In early 2003, I put together a proposal to pitch the basic concept of Disposable: A History of Skateboard Art to various book publishers. One of the sample spreads that accompanied this document portrayed what I presumed would be the sure fire hook for any editor: virtually all of the text and visual elements* to the infamous controversy that surrounded the creation and production of the 101 Natas Kaupas Devil Worship graphic by Marc McKee (1991). True to superstitious fashion, however, this just might have cursed my chances because every single publisher either passed on or just plain ignored the proposal. Pissed me off to no end at the time, but it's not like I could blame them. At least four-to-five other books on the subject already existed in what they perceived to be an overcrowded niche, not to mention that skateboard books in general were notorious for bricking hard on store shelves and garnering more dust than dollars over time.
Things eventually worked out for me in grassroots fashion with Concrete Wave Editions, and within a month of having to deliver the final book pages to the printer in late August 2004, I learned from the former partners of Screaming Squeegees (the Orange County-based screening operation responsible for printing all of the SMA: Rocco Division, World Industries, Blind, Liberty, Foundation, 101, and Plan B boards produced between 1988–early '92) that there was a very real possibility a Blind Jason Lee Devil Worship sample had been printed back in '91. Allegedly, the deck seps had been delivered to Screaming Squeegees on a Friday, and the whole incident with Steve Rocco, Jason Lee and the returned $10,000 check took place over that weekend—during which time the rumored sample had been printed. Up until then, however, I'd been told by Marc that the only product to be printed bearing Jason Lee's name was one small run of T-shirts, so I had my doubts as to whether or not a screened board genuinely existed. But if indeed one had been printed I was obviously very keen to document it accordingly. Unfortunately, neither person could produce any evidence of a Jason Lee Devil Worship deck before the book went to print ... or any of the revised editions to follow ... and The Disposable Skateboard Bible after that.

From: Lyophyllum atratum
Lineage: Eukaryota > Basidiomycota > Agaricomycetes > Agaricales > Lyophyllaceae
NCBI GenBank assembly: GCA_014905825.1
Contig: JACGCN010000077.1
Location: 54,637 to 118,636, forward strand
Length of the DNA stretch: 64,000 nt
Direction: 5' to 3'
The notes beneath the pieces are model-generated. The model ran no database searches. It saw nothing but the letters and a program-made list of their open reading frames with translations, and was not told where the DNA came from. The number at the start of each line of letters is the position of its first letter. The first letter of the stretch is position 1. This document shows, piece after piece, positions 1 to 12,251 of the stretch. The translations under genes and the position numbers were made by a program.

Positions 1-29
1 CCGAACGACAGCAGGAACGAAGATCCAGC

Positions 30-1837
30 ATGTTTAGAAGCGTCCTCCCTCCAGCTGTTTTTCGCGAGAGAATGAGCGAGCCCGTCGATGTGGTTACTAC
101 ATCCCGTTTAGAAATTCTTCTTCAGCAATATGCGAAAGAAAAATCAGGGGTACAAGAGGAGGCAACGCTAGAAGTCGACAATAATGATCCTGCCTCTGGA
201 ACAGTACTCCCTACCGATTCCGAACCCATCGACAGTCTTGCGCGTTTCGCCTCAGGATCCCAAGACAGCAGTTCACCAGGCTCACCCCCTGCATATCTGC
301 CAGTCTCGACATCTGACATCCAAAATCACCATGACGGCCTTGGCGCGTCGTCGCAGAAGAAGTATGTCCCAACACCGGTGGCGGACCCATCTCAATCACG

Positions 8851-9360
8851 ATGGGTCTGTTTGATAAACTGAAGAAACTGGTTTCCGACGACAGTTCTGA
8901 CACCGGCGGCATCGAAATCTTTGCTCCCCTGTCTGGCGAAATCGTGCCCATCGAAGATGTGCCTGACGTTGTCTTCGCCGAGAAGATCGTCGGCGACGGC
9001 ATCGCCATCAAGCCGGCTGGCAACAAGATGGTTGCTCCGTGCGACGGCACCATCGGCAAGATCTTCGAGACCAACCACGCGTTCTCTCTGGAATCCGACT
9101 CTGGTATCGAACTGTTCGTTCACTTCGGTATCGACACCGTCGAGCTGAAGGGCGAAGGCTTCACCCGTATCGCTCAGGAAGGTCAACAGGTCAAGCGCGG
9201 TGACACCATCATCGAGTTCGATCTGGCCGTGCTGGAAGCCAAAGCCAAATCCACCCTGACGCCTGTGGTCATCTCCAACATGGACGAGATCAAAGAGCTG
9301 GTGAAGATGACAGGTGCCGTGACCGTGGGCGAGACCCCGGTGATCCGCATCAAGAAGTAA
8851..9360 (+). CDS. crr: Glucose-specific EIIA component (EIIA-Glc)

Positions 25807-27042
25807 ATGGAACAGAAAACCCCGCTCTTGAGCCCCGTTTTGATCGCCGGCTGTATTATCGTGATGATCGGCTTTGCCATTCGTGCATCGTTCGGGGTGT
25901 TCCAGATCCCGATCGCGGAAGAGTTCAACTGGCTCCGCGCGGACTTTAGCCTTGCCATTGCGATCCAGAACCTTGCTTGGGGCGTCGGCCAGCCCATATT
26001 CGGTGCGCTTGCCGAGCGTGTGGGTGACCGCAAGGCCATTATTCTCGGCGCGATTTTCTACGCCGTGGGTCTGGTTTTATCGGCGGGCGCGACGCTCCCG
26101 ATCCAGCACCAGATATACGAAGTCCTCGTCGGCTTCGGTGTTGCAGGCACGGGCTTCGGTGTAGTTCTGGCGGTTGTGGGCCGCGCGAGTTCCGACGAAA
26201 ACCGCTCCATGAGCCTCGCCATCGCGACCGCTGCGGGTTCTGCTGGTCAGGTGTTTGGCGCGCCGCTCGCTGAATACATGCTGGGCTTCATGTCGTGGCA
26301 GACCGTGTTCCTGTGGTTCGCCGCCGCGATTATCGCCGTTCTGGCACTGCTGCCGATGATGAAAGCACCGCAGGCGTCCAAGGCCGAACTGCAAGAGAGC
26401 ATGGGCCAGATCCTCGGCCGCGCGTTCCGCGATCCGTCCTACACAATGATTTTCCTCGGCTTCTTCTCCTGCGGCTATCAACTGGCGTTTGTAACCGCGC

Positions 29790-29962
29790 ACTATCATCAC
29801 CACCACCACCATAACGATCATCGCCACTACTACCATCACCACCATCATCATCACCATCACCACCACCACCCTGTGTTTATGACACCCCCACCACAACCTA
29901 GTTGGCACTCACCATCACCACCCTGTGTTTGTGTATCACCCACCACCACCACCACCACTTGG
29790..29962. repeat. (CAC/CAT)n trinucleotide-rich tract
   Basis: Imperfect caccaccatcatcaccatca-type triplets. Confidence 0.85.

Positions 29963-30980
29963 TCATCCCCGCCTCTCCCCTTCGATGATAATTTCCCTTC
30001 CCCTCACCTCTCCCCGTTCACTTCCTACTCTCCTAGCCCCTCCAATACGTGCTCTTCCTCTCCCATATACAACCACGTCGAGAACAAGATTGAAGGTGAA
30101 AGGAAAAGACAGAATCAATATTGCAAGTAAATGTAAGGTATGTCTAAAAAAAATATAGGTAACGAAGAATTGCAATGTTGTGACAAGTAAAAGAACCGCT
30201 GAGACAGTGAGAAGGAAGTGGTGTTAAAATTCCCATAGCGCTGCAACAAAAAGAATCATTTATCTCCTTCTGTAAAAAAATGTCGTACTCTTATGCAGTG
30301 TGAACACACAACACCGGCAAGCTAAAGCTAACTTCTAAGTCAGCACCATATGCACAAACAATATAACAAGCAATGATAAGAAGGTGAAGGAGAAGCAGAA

Just recently, however, one appears to have surfaced—or at least the closest thing to it, that is—and was auctioned off on eBay [see listing below]. Despite bearing Jason's name on the bottom, though, this still can't be considered a genuine prototype because it is in fact a 101 Natas production model that supposedly later had its bottom re-screened by an employee using the original Jason Lee separations that were still laying around Screaming Squeegees. So... close, but no cigar. The deck, incidentally, sold for a final price of $677.00—exactly 10 bucks more than what would have been a far more ominous and suitable amount.
* I did contact Jason to supply what would've been the fourth firsthand side to the story, which he kindly did, but a week or two after doing so he requested that I not use the quote, citing a desire to not go on record about that particular incident in his past (a couple years later, though, he apparently had a change of heart and candidly discussed it in the documentary The Man Who Souled the World).